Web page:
CNA has reported that the Vatican’s funds for the purchase of its share in the building came from loans from two Swiss banks, and were concealed on Vatican balance sheets, in breach of Vatican financial regulations.

In 2016 the Secretariat of State, under the authority of then sostituto Cardinal Angelo Becciu, decided to purchase the remaining 55% of the building from Mincione. The Vatican paid Mincione’s company to manage that sale. Mincione cleared hundreds of millions of euros in profit on the sale of the second set of shares in the project.

Even after it had sold to the Secretariat of State 30,000 of 31,000 shares in the project, Minicone’s holding company retained the 1,000 voting shares needed to control the holding company which owned the building. Mincione eventually offered to part with those, at greatly inflated prices. To broker the sale, in 2018 the Secretariat of State enlisted the help of another businessman, Gianluigi Torzi, who acted as a middleman for the purchase of the remaining shares.

Mincione’s estimated profit from managing the deal, excluding profit from selling the building itself, is 60 million euros; Torzi pocketed 10 million from his participation. When the Secretariat finally got complete ownership of the building, the property came saddled with a high-interest mortgage taken out by Mincione; that mortgage might exceed the actual equity value of the property.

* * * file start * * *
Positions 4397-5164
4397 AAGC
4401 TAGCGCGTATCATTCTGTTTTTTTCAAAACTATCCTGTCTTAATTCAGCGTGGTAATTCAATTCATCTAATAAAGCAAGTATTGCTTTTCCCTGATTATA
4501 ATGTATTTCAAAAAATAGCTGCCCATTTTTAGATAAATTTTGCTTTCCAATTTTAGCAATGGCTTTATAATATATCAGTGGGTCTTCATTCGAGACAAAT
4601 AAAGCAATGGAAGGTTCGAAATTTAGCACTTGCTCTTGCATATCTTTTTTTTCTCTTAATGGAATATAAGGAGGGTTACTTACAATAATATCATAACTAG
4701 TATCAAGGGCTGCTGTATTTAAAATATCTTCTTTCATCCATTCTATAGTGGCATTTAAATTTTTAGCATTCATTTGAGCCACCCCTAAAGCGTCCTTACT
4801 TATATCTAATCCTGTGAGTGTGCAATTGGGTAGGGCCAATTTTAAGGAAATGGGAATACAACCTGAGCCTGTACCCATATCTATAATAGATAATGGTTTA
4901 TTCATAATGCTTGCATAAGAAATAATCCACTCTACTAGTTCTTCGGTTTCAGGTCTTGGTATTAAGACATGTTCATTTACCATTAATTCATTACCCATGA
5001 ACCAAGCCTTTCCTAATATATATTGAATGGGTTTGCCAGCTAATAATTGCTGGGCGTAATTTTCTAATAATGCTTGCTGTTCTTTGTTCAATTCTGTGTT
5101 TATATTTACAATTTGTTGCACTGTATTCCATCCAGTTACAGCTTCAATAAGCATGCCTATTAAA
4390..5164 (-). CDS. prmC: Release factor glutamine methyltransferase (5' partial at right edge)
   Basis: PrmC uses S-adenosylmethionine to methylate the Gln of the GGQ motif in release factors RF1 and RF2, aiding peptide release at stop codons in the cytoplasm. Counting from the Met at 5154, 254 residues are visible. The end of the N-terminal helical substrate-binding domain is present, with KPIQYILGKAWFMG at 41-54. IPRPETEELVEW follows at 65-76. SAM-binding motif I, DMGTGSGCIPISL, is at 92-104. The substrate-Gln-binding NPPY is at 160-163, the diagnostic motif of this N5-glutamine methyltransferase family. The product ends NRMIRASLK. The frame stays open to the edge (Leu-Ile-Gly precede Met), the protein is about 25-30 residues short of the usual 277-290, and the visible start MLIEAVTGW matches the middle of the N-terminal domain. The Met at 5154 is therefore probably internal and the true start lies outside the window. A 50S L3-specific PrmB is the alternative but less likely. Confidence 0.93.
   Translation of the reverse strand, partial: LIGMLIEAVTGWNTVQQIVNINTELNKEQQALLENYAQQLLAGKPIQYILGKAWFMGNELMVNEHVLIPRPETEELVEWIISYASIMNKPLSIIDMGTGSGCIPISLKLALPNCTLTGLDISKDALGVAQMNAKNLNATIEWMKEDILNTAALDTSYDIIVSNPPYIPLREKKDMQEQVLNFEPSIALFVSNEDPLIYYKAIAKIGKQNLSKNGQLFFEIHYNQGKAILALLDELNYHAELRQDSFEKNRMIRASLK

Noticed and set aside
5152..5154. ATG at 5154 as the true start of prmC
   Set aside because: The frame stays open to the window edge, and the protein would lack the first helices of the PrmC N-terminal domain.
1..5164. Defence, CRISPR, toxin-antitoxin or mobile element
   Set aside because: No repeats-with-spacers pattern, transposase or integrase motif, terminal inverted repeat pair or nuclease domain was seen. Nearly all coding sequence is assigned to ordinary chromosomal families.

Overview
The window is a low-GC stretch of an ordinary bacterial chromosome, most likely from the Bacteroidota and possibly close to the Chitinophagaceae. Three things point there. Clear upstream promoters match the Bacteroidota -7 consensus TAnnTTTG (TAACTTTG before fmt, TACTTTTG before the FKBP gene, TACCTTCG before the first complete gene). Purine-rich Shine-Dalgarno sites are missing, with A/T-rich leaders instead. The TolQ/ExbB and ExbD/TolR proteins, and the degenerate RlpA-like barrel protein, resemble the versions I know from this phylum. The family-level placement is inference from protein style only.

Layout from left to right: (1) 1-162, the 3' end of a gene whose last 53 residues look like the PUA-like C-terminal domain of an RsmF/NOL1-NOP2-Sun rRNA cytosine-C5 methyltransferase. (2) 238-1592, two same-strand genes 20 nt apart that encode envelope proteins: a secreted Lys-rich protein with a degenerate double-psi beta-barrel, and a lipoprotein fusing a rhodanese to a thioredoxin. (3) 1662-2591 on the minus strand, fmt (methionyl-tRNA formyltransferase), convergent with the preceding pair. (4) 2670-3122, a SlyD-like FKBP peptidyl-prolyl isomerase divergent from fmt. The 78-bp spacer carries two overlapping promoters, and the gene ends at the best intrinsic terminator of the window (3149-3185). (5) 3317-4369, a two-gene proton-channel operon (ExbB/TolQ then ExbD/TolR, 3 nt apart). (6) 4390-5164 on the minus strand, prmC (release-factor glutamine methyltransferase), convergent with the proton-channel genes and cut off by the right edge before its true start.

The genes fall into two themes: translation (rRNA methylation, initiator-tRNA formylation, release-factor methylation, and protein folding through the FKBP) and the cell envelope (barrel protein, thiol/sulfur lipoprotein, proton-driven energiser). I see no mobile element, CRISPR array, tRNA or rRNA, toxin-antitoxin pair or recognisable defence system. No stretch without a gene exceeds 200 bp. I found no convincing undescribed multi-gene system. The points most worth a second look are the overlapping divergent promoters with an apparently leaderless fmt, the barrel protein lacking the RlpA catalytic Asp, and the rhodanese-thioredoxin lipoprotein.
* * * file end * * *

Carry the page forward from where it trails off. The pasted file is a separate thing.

Torzi and his family were reportedly granted a private audience with Pope Francis in the Domus Santa Marta the day after Christmas, Dec. 26, 2018. CNA made numerous requests to the Vatican press office in the last several weeks to clarify why Torzi was afforded this honor, and who arranged the audience; those requests have not been answered.

But Torzi’s connections to Mincione, and to the London property deal, are much deeper than acting as a broker for the final part of the sale.

A Complicated Network

The manager of the Secretariat of State’s London property is Luciano Capaldo, an architect who is a registered director of the secretariat’s holding company, London 60 SA Ltd.

Calpaldo is also a part owner and former chairman of Imvest, a property development company listed in Rome. The architect has also served as a director of several other companies, including Odikon Services, which is the subject of a lawsuit for fraud in the UK, and currently suspended by the UK’s Financial Conduct Authority.

Torzi has also served as a director of Odikon. 

In addition to the UK lawsuit, Torzi is also currently being investigated by Italian authorities for another alleged multi-million euro fraud involving Odikon and the securitization of receivables owed to a Catholic hospital in Rome, Fatebenefratelli.